Last week the administration showed just how desperate it is to pass its health care plan. Despite President Barack Obama ignoring the National Day of Prayer and failing to join a church in D.C., he mustered enough faith to call on the faith community to participate in a national conference call. Although 140,000 people logged in, this is a paltry number when one considers that evangelical voters number in excess of 65 million people and nearly 80 percent of Americans claim to be Christians.
Another sign of the administration's desperation was the tone that the president's handlers encouraged him to take. He seemed to depart from his typical magnanimous spirit. In fact the call included divisive name-calling by the president, accusing his opponents of "bearing false witness" - religious speak for lying.
Many conservative leaders were shocked at the way the administration is using the same techniques that they criticized the Bush administration for using. In essence, the president sought to woo Christian leaders to function as foot soldiers in his war for health care. In fact, the president himself has taken shots at Bush and others for manipulating the faithful - not to mention that books like Blinded by Might and Tempting Faith have castigated the Republicans for deceiving fawning ministers by naming names and showing where all the "bodies were buried" in the religious, political game. Worst of all, scores of books have been written by progressive ministers that say there should be a separation of church and state. Not one soldier in the army of liberals has criticized the president for the tenor of the conference call. The hypocrisy is sickening.
My take on the conference call is that it was an attempt to baptize something evil into a new name with new packaging. Church leaders have been asked by the president to call universal health care a "moral imperative." Projecting universal health care as the only moral imperative is as sensible as calling a person born in the U.S. a native Australian because he visited Sydney once. It is certain that every judicious person in the nation wants medical care for the least, the last, and the left out - the goal is admirable, yet sometimes evil is done by those with good motives who lack long-term vision.
The crux of the health care question is not whether we want to help everyone, it is how we help everyone. Personally I do not want a socialistic system fraught with inefficiencies. Others are wary of crippling a system that is currently saving millions of lives every day. This argument is not theoretical - delay or denial of essential services will spell death for thousands. Aren't the lives of every American important?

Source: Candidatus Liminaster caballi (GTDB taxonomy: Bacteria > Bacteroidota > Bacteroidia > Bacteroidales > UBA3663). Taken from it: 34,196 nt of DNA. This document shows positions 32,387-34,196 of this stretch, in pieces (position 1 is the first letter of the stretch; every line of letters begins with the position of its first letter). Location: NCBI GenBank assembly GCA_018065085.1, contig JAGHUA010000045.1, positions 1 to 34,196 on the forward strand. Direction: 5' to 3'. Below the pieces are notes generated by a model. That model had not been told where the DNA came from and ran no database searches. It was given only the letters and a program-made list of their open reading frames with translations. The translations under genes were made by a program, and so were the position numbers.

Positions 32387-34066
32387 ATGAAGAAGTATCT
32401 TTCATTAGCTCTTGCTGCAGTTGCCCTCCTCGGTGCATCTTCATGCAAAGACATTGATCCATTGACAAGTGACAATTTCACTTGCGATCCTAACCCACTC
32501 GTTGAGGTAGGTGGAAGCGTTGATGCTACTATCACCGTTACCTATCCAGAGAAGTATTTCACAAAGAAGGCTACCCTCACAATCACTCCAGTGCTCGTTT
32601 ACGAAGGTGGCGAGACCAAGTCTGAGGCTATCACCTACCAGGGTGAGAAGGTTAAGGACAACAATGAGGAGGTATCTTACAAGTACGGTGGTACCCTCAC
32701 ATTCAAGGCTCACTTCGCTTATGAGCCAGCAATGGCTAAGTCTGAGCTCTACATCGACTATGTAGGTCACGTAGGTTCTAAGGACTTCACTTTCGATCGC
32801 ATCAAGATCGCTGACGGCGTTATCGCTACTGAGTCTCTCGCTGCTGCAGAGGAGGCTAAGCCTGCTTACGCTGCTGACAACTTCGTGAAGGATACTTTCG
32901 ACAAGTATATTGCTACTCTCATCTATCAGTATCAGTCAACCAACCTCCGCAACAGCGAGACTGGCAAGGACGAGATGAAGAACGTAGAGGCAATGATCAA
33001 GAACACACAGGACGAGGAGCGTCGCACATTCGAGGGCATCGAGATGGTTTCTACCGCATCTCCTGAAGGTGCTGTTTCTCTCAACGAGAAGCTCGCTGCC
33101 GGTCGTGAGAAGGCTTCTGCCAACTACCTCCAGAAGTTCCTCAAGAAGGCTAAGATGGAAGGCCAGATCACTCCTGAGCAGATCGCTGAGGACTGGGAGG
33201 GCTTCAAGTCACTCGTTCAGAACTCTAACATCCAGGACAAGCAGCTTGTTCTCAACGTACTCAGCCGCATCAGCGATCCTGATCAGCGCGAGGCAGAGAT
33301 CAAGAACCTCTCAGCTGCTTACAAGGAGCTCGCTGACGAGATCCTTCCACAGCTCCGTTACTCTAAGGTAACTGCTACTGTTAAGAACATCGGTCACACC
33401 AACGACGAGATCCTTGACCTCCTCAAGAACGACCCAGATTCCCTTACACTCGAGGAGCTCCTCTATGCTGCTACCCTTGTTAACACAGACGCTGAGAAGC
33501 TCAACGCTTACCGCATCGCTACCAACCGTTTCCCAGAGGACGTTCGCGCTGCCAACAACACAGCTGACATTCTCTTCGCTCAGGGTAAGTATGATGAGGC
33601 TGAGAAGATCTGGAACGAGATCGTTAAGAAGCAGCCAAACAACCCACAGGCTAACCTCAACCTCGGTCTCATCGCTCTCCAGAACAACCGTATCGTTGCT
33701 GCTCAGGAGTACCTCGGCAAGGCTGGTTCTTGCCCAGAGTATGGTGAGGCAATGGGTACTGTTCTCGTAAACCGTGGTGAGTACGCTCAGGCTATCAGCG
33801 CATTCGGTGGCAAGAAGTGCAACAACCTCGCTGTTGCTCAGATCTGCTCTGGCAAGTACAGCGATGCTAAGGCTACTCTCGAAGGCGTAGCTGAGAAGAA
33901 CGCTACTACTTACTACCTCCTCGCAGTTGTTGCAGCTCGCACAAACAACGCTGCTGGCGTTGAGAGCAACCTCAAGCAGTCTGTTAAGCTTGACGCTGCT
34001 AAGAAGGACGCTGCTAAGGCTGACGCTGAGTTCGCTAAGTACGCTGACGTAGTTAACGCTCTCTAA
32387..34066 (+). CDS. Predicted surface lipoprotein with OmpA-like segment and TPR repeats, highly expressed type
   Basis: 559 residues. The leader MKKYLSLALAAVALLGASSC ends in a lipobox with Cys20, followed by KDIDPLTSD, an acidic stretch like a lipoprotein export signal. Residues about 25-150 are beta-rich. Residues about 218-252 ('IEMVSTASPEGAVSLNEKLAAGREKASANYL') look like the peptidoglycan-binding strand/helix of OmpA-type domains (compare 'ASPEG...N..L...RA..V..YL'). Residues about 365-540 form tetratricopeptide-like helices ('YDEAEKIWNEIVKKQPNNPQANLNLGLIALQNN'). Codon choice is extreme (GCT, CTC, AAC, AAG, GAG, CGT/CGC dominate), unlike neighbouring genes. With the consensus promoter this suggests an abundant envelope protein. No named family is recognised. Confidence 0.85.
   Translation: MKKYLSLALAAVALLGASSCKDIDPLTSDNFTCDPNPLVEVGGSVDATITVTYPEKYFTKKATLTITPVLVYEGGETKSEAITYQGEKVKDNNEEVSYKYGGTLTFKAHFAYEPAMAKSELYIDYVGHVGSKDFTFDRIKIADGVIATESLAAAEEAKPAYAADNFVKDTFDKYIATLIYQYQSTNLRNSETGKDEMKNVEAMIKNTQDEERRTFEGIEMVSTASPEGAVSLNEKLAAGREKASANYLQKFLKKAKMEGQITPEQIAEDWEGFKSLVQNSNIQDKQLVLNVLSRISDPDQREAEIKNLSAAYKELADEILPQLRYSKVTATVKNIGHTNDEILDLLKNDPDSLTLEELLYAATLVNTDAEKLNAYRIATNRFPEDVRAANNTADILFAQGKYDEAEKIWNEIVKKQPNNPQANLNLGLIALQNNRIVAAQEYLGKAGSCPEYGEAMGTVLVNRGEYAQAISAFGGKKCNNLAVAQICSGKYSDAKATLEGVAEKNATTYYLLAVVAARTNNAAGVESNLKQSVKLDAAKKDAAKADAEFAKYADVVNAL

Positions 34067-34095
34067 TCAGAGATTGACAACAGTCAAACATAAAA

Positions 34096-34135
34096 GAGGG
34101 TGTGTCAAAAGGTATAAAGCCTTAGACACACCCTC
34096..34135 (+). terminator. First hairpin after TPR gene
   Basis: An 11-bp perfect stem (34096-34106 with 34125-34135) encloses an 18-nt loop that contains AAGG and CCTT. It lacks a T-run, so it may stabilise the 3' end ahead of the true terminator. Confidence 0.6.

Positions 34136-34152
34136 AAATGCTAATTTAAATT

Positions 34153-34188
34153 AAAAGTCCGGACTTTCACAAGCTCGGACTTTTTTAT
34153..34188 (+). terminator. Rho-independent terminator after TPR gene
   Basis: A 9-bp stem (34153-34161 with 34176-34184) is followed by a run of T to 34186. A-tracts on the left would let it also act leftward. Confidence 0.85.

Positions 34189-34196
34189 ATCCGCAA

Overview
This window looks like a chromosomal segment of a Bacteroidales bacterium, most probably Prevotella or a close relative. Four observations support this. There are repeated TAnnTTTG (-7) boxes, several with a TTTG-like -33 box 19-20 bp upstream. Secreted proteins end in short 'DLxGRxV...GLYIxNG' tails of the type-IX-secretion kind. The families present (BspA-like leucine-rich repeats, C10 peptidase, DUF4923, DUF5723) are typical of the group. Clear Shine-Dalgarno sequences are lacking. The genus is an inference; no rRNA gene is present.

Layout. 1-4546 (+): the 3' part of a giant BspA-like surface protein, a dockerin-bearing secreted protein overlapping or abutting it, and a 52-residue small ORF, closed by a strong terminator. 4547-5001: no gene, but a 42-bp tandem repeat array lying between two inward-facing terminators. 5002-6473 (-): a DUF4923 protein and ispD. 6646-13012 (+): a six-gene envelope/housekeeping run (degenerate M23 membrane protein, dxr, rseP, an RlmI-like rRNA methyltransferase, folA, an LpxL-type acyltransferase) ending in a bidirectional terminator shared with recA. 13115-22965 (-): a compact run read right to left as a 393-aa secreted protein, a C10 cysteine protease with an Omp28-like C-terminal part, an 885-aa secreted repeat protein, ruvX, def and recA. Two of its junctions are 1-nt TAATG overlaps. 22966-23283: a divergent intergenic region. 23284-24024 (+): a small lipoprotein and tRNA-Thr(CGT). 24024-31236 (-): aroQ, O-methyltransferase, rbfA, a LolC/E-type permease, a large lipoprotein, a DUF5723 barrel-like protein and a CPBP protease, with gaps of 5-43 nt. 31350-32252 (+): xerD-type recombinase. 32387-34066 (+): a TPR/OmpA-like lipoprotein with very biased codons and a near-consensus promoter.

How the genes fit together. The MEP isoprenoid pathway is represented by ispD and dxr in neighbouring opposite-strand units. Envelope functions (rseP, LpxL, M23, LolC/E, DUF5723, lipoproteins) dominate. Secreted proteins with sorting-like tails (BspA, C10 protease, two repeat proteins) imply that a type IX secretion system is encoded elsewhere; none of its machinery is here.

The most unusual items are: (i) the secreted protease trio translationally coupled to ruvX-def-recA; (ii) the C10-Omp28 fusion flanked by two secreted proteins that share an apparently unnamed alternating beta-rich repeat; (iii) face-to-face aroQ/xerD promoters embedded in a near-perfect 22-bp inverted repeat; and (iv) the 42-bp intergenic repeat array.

Where does that leave us? Unfortunately the plan as it is being fashioned is patently evil. It has several major blemishes. These blemishes are three fold - the moral impact of denied service, funding of abortion, and making employers (including churches) pay for a system that administrates death.
First of all the idea that abortion will be paid for is reprehensible. Despite the president's declarations, his henchmen have refused to add amendments to the bill, which would specifically rule out state paid abortion. The Capps amendment, which passed the House Energy and Commerce committee, clearly states that abortion can be covered under the public option and must be covered under at least one private plan in each region that is in the exchange. While it's a precise point, the other side keeps pointing to the Capps amendment saying that it says no 'funds' can go for abortions ... but it violates the Hyde amendment by providing government subsidies for health plans that cover abortion whether the tax dollars actually pay for it or the private premiums pay for the abortion.
Experts tell me that the Capps amendment has an accounting gimmick that makes it look like only private funds would pay for the abortion, but it clearly says that the government public plan and private plans may, and some must, cover abortion.
Next Sen. Barbara Mikulski, D-Md.: admitted at a Senate HELP Committee meeting the inclusion of abortion in the amendment at an exchange between her and Orrin Hatch, R-Utah, on July 9. Here is the exchange:
Hatch: Madam Chairman, would you be willing to put some language in [about] not including abortion services? Then I think you would have more support.
Mikulski : ... No, I would not, uh, be willing to do that at this time.
Even the Obama administration includes abortion in its definition of reproductive health care. At an April 23, House Foreign Affairs Committee, Secretary of State Hillary Clinton stated, "Reproductive health care includes access to abortion."
President Obama's conference call with the religious leaders last week was hypocritical - the ultimate step towards double standards in politics. Most people believe that health care reform is an important moral issue. However big government, alone, cannot reform health care. In fact, it is not the proper mechanism for such a reform.
The community, including the church, has to play a role in health care reform. Historically churches and other faith-based charitable organizations have taken an active role in the development of hospitals and organizations that supply care for the sick.
In 2005, when hurricane Katrina dramatically altered the lives of many people, blacks in particular, it was the church and other non-governmental organizations such as The Red Cross, The Southern Baptist Convention, Habitat for Humanity, Salvation Army and Catholic Charities, to name a few, who were very instrumental in the efforts to respond to this emergency. Health care reform is an emergency, however, government intervention, alone, cannot adequately address it. The community and the faith community, in particular, must play an active role in the reform efforts.
Something about this health care plan is rotten and someone is bearing false witness. Only time will tell who it is.